Make blogging effortless with Zemanta

Make blogging a little less time consuming with Zemanta, a tool that helps pick out links, photos, and related stories.

One of blogging's biggest barriers is how much work you have to do to get a post out the door. You can stick to straight text, but adding links, pictures, tags, and related stories makes it more engaging for your readers. But let's face it, doing all that on every post is time consuming. In fact, the length of time required to write a decent blog post is what spawned services like Tumblr and Twitter--the ultimate lazy man's blogging tools.

Enter Zemanta, a brilliant product for lazy or otherwise time-focused bloggers who simply don't want to spend extra time looking up related links, tracking down properly licensed photos, or coming up with tags for what they're writing. The tool plugs into all the popular blogging platforms and will scan over whatever you've written and provide a bevy of related links. These links don't just go on a dump at the end of your post though, it'll spot mentions within the post and give you the option to add a URL to the first mention from a handful of popular sites. This works for company and celebrity names; it will also pick up on simple domains like anything with a .com at the end.

Another tool that does this to a certain extent is Yahoo Shortcuts, which we looked at back in December of last year. The big difference between Zemanta and Shortcuts is that it's not just Yahoo content--it comes from all over the Web. Zemanta COO Bostjan Spetic tells me the tool is pulling in links from a live index of 600 blogs which have been picked from multiple ranking sites, including Technorati. In addition to that listing, it's also pulling in another 400 popular news and entertainment sites like CNN.com and The New York Times.

Tired of adding links to blogs or finding pictures? Check out Zemanta, a tool that goes through your post to find tags, links, pictures and more. CNET Networks

Maybe one of Zemanta's coolest features is that it gives you freely-licensed photos you can drop into your posts (see the screenshot above). It will automatically pull them in from Flickr if they've been given the proper Creative Commons usage rights. You can sort through them and just stick them into your post. Spetic tells me he's working on deals with a few stock photo services to let bloggers grab beautiful stock photography for free. The photos will be limited in size, but bloggers are free to use them on their posts as long as they link back to the shot's product page.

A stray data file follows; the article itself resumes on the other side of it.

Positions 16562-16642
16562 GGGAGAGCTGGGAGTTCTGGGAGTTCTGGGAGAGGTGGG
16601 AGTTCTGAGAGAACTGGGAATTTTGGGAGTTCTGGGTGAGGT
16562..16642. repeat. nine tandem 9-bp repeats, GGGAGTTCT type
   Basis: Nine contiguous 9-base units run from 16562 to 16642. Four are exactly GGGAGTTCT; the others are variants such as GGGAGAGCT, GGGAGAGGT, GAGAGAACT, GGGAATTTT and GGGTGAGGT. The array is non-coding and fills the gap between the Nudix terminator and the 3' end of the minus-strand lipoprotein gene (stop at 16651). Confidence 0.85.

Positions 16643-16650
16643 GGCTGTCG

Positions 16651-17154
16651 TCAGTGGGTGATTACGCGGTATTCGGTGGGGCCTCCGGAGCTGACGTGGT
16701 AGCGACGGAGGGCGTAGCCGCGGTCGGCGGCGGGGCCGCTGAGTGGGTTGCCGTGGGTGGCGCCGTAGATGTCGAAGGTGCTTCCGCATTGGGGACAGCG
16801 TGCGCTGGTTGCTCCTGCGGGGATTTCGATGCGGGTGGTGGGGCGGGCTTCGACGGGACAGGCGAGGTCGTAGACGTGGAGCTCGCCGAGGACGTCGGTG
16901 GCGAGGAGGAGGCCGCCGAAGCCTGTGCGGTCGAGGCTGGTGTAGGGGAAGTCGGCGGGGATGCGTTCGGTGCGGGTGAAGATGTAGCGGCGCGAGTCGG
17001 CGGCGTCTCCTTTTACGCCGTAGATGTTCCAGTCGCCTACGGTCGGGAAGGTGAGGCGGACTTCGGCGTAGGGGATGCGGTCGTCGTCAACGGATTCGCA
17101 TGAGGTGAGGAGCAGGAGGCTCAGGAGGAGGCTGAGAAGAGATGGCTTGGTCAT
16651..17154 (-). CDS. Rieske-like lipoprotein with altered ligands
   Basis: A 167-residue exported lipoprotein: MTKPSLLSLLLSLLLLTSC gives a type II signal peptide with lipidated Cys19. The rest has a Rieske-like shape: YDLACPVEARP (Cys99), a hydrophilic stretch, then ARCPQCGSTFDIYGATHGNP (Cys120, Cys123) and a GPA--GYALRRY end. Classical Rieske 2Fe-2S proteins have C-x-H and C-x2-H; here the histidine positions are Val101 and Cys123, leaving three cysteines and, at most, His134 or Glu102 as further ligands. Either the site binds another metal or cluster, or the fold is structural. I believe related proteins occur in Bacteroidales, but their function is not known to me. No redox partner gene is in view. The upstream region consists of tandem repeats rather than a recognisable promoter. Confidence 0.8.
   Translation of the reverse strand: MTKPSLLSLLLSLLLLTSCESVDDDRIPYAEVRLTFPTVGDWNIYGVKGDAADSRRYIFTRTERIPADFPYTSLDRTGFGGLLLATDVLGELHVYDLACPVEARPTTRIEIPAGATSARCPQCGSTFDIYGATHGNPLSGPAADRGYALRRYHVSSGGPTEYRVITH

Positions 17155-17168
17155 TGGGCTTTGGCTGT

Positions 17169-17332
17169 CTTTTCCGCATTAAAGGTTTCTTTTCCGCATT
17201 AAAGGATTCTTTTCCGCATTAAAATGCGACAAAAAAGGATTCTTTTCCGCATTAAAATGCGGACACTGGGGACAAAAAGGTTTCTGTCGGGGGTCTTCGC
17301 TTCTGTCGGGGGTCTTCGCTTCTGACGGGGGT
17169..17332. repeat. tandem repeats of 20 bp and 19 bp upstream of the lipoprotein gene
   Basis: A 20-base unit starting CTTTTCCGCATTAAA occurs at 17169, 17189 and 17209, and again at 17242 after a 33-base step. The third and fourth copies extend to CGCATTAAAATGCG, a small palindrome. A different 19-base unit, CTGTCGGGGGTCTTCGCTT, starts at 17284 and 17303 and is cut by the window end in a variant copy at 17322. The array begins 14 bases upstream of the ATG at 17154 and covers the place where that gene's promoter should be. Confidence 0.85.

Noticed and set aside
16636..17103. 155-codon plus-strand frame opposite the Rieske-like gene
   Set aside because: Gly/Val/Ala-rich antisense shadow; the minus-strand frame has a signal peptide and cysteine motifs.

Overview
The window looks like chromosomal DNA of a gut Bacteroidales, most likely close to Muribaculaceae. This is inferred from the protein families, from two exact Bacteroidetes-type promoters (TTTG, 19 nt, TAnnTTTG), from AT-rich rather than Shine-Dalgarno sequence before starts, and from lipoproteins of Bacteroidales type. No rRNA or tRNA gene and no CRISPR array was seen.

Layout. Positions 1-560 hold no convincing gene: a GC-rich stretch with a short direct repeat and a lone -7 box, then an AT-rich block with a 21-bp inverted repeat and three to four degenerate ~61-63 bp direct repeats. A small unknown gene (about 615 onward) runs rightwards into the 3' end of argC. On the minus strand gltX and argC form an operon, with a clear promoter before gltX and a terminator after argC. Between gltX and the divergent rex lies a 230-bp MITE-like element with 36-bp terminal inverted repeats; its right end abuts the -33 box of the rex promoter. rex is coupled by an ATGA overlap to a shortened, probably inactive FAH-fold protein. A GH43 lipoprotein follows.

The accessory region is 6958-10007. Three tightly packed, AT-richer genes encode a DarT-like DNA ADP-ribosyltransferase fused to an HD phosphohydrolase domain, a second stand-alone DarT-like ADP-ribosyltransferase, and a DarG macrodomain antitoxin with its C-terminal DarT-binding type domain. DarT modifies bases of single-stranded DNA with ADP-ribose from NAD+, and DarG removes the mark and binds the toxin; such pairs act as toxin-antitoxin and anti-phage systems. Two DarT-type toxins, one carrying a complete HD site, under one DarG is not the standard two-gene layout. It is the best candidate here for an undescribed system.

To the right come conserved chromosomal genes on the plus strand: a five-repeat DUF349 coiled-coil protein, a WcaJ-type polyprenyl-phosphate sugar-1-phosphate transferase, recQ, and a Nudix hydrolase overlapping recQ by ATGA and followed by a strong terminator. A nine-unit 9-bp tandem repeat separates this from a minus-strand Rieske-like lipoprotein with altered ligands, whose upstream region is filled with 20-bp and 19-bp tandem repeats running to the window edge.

This morning the company is unveiling a handful of new features including re-blogging, a feature that Spetic admits has been "borrowed" from nanoblogging service Tumblr. With it enabled, other bloggers with Zemanta installed can take your entire post and quote it on their own blog. Each post automatically comes with proper attribution linking back to the post, but they can make small changes too.

Also new is a popularity page highlighting the most linked to or mentioned content on Zemanta networked blogs. Spetic says it's not a competitor to sites like TechMeme, and instead is just a simple way to see what's getting the most chatter. Eventually, Spetic says the tracker will be spun off into different sections so that people can monitor areas of news that interest them the most. Spetic also told me it might become a tracker for other conversation mediums that will become Zemanta-enabled, like blog comments and forum posts.

For now, Zemanta works on all the major blogging platforms. There are also Firefox and IE extensions that let you get the same handy tool without having to install it on your blog. Users can also give it a spin on this demo page and get the same results. Once Zemanta is installed, users see a similar interface, but with a tighter integration into a blogging tool's existing tag and image libraries. To see the tool in action, check out the demo, or simply watch the video below.


Zemanta Blogger integration from zemanta on Vimeo.
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About the author

Josh Lowensohn joined CNET in 2006 and now covers Apple. Before that, Josh wrote about everything from new Web start-ups, to remote-controlled robots that watch your house. Prior to joining CNET, Josh covered breaking video game news, as well as reviewing game software. His current console favorite is the Xbox 360.

 

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